Hubble Looks but Finds No Trace of Comet ISON

On December 18, the Hubble Space Telescope slewed to Comet ISON’s expected position and found nothing down to the incredibly faint magnitude of 25. According to astronomer Hal Weaver, who planned the ISON search, that limit implies any remaining fragments would have to be smaller than about 500 feet (160 meters) in diameter. 

Composite photo of one of two Comet ISON locations photographed by the Hubble in a way that suppresses features not in the same place. No trace of the comet is visible. Credit: NASA/ESA
Composite photo of one of two Comet ISON locations photographed by the Hubble Space Telescope. No trace of the comet is visible. Credit: NASA/ESA

Nothing is visible in any of the images in the photo panel except trailed stars and galaxies, reflections and the occasional zap of a cosmic ray. After ISON was torn asunder by the sun, there existed the possibility that comet’s remains would follow a slightly different orbit. To make sure he was covered, Weaver photographed two separate comet positions, stacking several exposures together.

Comet ISON photographed at a second location. Again, nothing detected. Credit: NASA/ESA
Comet ISON photographed at a second location. Again, nothing detected. Credit: NASA/ESA

“The images have been combined so that features not at the same place in the various images are suppressed. Any comet fragments would show up more clearly in this composite, though stars still show up as faint streaks”, writes Zolt Lavay, author of the ISONblog at the Hubble site.

Again, nothing shows up in these either. While no one can say that ISON has completely disappeared, we now know that at the very least it’s broken into pieces too small for even Hubble to see. What was once a beautiful sight in binoculars has expanded into a vast cloud of gas and dust thinner than Ebenezer Scrooge’s gruel.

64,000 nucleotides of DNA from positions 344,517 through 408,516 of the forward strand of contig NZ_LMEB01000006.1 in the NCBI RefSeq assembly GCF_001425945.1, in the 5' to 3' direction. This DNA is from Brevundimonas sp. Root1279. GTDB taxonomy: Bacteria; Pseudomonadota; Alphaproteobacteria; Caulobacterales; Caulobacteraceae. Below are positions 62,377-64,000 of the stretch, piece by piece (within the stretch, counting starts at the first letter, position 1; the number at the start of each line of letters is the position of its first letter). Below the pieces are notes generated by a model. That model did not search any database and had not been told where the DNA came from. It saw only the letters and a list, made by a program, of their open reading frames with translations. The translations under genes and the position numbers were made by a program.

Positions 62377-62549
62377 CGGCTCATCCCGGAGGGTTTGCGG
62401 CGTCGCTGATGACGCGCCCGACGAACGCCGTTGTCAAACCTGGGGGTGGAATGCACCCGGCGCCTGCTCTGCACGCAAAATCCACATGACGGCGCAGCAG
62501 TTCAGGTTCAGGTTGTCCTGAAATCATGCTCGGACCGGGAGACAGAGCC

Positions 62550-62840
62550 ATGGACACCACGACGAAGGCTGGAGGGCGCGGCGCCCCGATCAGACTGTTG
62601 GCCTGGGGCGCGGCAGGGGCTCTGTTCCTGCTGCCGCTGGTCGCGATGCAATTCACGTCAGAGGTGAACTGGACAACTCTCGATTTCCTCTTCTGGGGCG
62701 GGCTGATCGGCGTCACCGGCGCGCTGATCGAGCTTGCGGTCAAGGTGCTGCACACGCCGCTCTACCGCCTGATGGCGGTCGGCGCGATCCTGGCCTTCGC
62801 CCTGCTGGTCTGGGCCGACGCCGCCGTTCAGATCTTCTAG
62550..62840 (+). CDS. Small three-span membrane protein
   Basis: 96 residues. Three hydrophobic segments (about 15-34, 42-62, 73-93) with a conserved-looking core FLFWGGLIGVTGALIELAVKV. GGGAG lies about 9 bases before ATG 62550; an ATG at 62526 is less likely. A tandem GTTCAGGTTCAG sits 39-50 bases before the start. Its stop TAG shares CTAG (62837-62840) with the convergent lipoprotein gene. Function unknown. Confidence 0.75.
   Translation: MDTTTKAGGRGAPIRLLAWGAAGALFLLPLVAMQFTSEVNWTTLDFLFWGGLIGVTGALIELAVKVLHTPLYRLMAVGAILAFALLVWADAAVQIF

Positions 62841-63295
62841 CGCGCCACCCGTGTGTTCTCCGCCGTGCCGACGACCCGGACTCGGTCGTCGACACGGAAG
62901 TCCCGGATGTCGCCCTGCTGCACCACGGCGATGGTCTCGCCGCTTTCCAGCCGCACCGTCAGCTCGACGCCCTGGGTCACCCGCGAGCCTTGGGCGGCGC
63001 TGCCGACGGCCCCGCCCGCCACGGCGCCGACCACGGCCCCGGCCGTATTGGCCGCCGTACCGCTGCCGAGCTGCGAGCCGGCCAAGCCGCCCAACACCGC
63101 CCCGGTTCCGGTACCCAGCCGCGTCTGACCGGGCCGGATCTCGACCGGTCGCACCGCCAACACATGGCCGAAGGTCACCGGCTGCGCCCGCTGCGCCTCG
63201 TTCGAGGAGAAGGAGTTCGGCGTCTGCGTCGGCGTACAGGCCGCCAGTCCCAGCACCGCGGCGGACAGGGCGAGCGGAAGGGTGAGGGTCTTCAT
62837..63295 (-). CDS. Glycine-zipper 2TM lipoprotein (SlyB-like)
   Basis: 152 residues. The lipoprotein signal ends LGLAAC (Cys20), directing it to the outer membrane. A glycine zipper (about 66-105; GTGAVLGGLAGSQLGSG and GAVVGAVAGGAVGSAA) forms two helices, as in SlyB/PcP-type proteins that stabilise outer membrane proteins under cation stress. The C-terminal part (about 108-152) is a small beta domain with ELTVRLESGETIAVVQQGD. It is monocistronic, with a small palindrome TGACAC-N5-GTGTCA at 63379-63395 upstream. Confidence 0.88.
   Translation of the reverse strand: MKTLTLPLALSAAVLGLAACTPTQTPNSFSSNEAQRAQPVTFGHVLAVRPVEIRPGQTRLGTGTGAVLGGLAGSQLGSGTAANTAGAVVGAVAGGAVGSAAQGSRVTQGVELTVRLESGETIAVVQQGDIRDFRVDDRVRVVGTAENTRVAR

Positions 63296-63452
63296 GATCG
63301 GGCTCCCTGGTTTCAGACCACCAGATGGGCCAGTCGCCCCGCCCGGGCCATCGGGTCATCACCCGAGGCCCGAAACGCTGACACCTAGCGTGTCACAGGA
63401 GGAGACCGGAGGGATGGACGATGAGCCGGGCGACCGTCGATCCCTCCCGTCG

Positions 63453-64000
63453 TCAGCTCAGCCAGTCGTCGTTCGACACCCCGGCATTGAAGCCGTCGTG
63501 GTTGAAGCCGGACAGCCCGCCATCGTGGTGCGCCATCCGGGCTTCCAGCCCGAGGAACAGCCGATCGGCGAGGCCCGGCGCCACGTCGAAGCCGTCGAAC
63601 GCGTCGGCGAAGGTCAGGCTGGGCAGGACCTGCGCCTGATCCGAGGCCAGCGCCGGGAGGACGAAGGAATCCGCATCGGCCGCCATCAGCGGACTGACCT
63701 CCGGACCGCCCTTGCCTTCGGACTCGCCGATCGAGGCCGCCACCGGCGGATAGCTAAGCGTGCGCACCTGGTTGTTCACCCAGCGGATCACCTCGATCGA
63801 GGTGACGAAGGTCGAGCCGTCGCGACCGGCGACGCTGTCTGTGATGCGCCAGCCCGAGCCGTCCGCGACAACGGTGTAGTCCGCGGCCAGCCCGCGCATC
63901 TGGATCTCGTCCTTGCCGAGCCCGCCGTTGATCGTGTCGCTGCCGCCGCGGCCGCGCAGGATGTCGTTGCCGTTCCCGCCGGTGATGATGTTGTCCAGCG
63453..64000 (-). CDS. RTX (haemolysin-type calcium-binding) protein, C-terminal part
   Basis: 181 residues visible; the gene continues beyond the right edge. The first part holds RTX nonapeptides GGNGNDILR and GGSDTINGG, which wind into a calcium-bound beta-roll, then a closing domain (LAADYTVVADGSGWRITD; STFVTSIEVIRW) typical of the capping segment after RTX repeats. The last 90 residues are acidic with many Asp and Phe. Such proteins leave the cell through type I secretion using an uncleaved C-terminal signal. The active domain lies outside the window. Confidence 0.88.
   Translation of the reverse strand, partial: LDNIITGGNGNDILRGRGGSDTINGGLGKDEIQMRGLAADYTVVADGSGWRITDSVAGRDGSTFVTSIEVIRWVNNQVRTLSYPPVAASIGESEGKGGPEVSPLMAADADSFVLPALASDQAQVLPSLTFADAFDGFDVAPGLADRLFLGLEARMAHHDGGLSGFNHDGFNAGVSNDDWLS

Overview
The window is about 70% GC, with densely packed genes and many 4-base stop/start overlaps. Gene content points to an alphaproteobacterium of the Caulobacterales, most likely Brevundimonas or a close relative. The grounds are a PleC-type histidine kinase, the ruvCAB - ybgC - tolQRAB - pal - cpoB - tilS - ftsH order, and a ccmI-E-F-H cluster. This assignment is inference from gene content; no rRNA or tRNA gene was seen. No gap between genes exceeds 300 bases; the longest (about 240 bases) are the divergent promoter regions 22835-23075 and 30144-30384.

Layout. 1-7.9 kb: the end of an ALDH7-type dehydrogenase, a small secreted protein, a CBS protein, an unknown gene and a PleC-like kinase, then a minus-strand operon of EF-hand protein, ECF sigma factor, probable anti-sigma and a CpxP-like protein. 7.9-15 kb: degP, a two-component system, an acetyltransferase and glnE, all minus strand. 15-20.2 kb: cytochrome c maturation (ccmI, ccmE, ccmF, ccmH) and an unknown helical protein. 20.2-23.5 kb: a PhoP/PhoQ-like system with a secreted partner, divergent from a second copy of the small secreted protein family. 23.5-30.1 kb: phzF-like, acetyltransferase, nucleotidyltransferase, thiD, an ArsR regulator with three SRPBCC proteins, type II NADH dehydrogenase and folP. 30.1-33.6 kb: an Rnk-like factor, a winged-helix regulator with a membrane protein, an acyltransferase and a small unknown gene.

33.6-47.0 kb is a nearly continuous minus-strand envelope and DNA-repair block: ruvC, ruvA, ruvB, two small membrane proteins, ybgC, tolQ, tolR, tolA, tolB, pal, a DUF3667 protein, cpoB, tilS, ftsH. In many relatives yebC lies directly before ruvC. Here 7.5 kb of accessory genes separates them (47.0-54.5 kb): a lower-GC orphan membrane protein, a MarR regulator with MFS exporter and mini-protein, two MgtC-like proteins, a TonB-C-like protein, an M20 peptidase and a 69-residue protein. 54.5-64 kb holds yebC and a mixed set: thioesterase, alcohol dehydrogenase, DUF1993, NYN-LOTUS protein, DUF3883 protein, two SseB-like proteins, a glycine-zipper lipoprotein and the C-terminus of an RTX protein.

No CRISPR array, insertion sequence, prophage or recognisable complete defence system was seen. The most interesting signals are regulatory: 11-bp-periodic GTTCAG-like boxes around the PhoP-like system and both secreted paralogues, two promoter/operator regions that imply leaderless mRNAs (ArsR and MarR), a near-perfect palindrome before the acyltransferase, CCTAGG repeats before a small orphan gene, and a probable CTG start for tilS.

30 Replies to “Hubble Looks but Finds No Trace of Comet ISON”

    1. There is one way only, to find what you are looking for, of what remains. In two days, way more space. Counter-reflection -> slight change of angle, pt. + 01 up (is it still points?). It’s not going to hang around to make you happy. Basically, you stand no chance. Still, hubble it and be quick!

      For Dogov’s sake, dont just look, find it.

    1. Although, not convinced by what is described here as Scattered light, honestly, please review and get back to us.

  1. The comet of the century just gone like that. I was so looking forward to it’s pass on the way back. Thanks so much for the pics astroglide Bob.

  2. I have this incredible annoying 5 series of icons at the center left om my screen with the FB, Twitter, G+ Pinterest and email that screams for attention and even blocks my text of Universe Today.

    I did not have this a couple hours ago. It is really frustrating and you start to hate these 5 icons and what they represent.

      1. I understand that and I would not mind discreet ads on the side, like they have on the website, but when the bloody ads encroach on the article that one is reading, it gets very annoying and is more likely to put off readers from reading the article.

      1. Ok in that case. I use Firefox 26.0
        Delete this post when you do not need the feed-back anymore.

        Screen 1920×1080
        When I resize the width about half then the panels dissapear.